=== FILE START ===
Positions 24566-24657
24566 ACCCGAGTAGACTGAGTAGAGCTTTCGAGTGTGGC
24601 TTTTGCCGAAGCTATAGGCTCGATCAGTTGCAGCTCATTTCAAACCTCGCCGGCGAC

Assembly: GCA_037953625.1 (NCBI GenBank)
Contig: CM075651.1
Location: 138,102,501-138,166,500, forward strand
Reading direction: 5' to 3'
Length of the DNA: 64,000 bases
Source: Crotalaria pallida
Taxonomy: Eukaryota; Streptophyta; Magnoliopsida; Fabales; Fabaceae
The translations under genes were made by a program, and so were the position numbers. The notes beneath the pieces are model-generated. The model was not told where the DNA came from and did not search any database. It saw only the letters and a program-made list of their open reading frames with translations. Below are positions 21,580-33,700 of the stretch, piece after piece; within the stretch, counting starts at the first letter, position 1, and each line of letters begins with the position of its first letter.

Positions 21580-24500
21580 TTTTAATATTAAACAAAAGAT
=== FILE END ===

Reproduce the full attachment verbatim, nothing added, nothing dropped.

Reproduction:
Positions 24566-24657
24566 ACCCGAGTAGACTGAGTAGAGCTTTCGAGTGTGGC
24601 TTTTGCCGAAGCTATAGGCTCGATCAGTTGCAGCTCATTTCAAACCTCGCCGGCGAC

Assembly: GCA_037953625.1 (NCBI GenBank)
Contig: CM075651.1
Location: 138,102,501-138,166,500, forward strand
Reading direction: 5' to 3'
Length of the DNA: 64,000 bases
Source: Crotalaria pallida
Taxonomy: Eukaryota; Streptophyta; Magnoliopsida; Fabales; Fabaceae
The translations under genes were made by a program, and so were the position numbers. The notes beneath the pieces are model-generated. The model was not told where the DNA came from and did not search any database. It saw only the letters and a program-made list of their open reading frames with translations. Below are positions 21,580-33,700 of the stretch, piece after piece; within the stretch, counting starts at the first letter, position 1, and each line of letters begins with the position of its first letter.

Positions 21580-24500
21580 TTTTAATATTAAACAAAAGAT